Brother Reuel Lemmons and "Traditionalism"

Ed Bragwell
Grenada, Mississippi

"A different type of people lives today than in the first century. They face different problems, and must come up with different solutions"("Traditionalism" by Reuel Lemmons, GO, Vol. III. No. 1, October 1969).

Brother Lemmons' editorial in the above mentioned paper is misleading and dangerous. It is dangerous because it is in a publication for college students, who are easily rallied behind any call for change in any "establishment" right or wrong, needed or not. "Traditionalism," as expressed in the editorial, is more than some old brother insisting on "three songs, a prayer and another song" as being the "divine order of worship." It subtly undermines confidence in the relevance of the faith of the first century to our time.

The editorial acknowledges: "There is an unchangeable character of the church and God put it there..."; "the God-given nature, make-up, government, worship, and purpose of the church will not change. It cannot change in these respects without losing its identity" and "we need to keep the church true to the Bible." We agree with these general principles. Yet, the editorial undermines the very foundation upon which these principles rest--the relevance of the practice of the first century church to our times. Let's look at brother Lemmons' call for change:

"... There is also the need for the church to change its traditions as time changes. Such change does no violence to the scriptures. In fact, to fail to change, would violate the scriptures." If the church has human traditions, it does not need to exchange them for a new set; it needs to rid itself of them completely. If it holds the "tradition" as spoken by Paul in 2 Thess. 3:6, it had better not change. The editorial suggests that changing times demand a change in traditions -- not because they are wrong, but have become obsolete!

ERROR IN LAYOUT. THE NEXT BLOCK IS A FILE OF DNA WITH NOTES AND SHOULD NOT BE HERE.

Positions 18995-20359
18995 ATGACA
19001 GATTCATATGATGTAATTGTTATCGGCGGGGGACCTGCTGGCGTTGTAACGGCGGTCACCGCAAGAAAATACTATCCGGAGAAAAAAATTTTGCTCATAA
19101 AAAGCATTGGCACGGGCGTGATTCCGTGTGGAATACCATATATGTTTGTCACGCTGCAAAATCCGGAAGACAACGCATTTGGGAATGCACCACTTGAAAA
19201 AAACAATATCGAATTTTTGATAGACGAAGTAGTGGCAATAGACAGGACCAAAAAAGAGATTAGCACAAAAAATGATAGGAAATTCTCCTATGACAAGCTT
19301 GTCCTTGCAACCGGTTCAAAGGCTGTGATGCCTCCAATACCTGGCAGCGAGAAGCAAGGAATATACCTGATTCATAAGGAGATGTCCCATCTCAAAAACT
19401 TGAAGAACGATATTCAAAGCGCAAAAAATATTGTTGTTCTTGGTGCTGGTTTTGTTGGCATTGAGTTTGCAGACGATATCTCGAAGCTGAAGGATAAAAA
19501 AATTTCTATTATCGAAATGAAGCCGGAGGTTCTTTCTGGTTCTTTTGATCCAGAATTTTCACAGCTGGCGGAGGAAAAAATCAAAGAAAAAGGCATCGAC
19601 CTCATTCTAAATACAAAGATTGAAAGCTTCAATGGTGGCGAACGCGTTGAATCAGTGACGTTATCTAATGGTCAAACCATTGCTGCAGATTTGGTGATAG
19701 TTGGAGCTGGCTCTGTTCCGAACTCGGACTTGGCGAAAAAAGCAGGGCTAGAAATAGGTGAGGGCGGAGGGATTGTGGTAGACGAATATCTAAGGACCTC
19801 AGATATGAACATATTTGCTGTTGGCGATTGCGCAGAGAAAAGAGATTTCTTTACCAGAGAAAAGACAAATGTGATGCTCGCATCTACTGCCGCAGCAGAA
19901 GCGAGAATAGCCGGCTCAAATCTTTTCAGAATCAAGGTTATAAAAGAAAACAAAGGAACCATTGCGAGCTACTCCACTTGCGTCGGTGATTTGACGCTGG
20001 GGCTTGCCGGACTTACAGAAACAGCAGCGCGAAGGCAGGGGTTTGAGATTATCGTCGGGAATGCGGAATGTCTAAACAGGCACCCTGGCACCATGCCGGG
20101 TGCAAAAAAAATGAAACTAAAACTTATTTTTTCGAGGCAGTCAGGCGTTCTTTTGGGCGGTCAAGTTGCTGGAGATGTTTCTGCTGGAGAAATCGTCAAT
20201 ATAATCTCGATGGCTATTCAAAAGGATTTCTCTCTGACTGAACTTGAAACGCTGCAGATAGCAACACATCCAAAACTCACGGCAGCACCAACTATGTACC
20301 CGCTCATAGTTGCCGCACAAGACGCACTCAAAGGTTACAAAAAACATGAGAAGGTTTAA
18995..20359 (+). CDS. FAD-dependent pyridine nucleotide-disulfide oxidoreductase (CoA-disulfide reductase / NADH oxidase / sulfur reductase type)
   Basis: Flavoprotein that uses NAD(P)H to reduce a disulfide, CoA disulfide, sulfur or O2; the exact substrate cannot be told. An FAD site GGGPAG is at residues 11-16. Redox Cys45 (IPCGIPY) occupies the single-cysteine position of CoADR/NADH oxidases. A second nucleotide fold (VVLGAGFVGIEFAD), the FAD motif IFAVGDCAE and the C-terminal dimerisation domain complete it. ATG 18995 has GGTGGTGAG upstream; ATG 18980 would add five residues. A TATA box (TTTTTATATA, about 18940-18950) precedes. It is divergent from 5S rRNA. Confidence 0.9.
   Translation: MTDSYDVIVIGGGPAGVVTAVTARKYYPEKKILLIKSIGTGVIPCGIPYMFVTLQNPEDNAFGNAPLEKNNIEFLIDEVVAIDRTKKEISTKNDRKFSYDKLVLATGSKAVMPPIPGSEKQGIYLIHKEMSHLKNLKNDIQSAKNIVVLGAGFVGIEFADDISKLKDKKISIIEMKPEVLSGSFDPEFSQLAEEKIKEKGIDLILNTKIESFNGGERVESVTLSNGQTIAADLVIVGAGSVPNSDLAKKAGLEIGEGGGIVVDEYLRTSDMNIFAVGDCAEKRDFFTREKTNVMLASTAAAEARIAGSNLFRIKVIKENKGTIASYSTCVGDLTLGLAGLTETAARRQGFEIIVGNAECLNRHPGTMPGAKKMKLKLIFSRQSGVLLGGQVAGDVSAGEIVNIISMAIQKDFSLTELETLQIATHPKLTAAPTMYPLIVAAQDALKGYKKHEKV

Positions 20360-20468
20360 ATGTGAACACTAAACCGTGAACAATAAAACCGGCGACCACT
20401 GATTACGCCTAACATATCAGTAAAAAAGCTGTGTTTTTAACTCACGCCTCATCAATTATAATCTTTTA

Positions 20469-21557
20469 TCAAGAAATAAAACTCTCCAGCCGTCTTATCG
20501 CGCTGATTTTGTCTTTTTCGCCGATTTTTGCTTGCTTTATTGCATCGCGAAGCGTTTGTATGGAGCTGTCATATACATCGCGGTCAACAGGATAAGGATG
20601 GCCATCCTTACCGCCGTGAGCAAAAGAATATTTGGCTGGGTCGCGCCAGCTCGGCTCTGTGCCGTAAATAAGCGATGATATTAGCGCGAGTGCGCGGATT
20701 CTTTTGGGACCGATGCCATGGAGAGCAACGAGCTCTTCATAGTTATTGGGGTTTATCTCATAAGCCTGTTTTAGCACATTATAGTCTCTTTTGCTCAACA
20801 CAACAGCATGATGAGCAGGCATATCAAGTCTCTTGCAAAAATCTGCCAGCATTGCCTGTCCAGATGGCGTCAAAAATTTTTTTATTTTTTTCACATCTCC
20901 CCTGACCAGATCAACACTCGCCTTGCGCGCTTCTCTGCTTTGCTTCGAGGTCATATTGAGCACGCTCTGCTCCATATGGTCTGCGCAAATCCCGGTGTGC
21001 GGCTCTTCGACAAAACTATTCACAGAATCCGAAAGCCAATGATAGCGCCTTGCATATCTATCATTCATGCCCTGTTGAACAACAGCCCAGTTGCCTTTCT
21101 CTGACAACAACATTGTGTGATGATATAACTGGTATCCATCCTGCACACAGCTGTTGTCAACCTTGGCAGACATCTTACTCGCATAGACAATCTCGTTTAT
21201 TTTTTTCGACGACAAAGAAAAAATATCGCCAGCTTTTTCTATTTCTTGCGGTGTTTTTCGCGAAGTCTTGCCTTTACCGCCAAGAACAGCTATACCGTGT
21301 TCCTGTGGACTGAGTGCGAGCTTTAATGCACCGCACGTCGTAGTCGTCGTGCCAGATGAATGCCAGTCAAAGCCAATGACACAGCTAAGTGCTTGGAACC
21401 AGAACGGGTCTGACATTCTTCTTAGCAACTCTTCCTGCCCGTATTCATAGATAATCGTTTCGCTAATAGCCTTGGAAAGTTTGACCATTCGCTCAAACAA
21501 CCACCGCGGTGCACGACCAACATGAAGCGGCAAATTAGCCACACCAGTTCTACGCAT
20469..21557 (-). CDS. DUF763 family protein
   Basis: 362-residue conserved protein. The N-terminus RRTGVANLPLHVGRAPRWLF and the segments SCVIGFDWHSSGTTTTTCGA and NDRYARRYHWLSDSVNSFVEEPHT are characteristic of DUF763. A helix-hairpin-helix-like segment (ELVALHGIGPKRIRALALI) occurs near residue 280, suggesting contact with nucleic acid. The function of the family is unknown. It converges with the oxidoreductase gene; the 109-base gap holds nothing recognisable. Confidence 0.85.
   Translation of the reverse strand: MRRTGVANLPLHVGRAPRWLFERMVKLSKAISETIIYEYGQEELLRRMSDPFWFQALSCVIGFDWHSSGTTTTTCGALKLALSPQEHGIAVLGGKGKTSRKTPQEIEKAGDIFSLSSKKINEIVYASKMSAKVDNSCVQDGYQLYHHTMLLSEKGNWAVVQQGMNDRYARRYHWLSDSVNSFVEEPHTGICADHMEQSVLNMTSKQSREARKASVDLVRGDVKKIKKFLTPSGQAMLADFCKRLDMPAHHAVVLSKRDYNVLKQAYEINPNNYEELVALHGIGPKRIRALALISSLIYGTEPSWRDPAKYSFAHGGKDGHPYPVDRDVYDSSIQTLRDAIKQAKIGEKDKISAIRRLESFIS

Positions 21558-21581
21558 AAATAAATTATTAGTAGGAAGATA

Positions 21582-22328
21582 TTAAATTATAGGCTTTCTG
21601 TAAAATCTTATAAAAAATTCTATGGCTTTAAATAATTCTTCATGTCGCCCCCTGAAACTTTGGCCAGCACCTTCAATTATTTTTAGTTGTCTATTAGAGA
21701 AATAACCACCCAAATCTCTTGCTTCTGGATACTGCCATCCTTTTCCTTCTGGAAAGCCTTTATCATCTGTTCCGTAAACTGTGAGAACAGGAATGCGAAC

"If the same church, with respect to traditions, existed today as existed in the first century we would have a church frozen to history; not freed to the scriptures." Now get that! It is saying that the church in the first century had certain traditions, which may have served them well, but that we should not be like they were or else we will be "frozen to history." The qualifying phrase, "with respect to traditions", does not change the picture at all. It still makes the Apostles, under whose direction the first century church functioned, tradition bound. It is saying that they chose traditions to fit their age and we ought to be "freed to the scriptures" to choose our own traditions.

Now, brother Lemmons does not object to the church practicing human traditions. "Traditions are not bad---so long as they are accepted as tradition." I have taught all my preaching life that we ought to lay aside all human tradition and follow the pattern of the first century church and have never felt the least bit cool, much less "frozen to history." The editorial is really saying that the church today cannot believe just what they taught, believe just what they believed, meet, work, and worship just like they did, organize just like they were organized without being "frozen to history." The question boils down to this: Should the church today do exactly what the first century church was commanded to do and do just what it did with apostolic approval? Or must the church in each succeeding generation seek out its own way of expressing faith in Christ? Our brother might not "own up" to this conclusion---but that is the bitter consequence of this and other statements in the editorial.

"Different types of people live today than in the first century. They face different problems, and must come up with different solutions. First century Christians faced lions in the arena, and we face materialism in the classroom. The faith o/ both ages are the same, but the changing times call for a different way of expressing it or proving it." Sin and persecution are basically the same in any age and in any place. The BOOK written in the first century is ever relevant in dealing with them. All I know about "the faith" was expressed by first century Christians (which included inspired men). If their expression was inadequate and their proof inadequate, how do I know that I have the faith that God wants me to have?

But, we are told that we must look for different ways of expression and proof for this age. That frees us of New Testament expressions and proofs. This kind of leaves us "old fashioned" fellows out in the cold, "frozen to history", no doubt. I had kind of gotten used to taking those old solutions and solving our "new problems." You see, I was just naive enough to think it would work, but guess I'll have to change now, with a man of Brother Lemmons' stature calling for a change.